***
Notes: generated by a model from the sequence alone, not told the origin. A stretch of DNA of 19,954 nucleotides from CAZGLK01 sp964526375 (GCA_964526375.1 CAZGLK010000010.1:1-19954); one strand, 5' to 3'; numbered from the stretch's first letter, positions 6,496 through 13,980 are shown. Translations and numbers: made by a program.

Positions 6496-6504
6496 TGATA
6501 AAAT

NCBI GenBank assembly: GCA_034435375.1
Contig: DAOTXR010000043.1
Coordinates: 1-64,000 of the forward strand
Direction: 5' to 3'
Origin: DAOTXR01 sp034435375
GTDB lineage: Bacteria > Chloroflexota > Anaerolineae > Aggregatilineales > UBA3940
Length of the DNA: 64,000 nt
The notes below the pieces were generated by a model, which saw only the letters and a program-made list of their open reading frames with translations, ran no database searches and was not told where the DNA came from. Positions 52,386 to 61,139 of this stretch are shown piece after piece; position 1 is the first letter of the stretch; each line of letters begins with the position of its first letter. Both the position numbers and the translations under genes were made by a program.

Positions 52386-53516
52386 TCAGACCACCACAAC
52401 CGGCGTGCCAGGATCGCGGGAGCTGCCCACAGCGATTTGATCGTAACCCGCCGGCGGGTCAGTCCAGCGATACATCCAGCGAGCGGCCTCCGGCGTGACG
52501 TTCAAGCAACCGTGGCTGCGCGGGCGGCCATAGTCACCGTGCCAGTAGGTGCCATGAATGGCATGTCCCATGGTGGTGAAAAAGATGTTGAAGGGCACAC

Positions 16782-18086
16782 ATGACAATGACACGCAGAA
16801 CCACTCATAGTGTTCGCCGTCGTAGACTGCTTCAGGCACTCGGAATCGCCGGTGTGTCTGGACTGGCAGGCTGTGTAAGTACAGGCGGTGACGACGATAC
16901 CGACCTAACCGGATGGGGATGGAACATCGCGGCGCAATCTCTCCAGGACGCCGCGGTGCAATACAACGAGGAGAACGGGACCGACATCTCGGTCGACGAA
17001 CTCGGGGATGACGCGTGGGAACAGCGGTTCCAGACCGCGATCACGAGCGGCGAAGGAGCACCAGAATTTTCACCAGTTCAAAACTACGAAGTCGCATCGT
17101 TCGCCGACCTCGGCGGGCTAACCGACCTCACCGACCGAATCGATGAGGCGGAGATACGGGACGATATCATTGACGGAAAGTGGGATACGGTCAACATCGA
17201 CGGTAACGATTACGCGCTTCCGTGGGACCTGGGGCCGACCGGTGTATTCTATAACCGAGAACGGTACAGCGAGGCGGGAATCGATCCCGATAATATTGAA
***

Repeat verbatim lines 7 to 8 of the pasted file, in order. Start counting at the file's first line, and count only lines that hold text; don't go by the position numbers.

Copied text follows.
Coordinates: 1-64,000 of the forward strand
Direction: 5' to 3'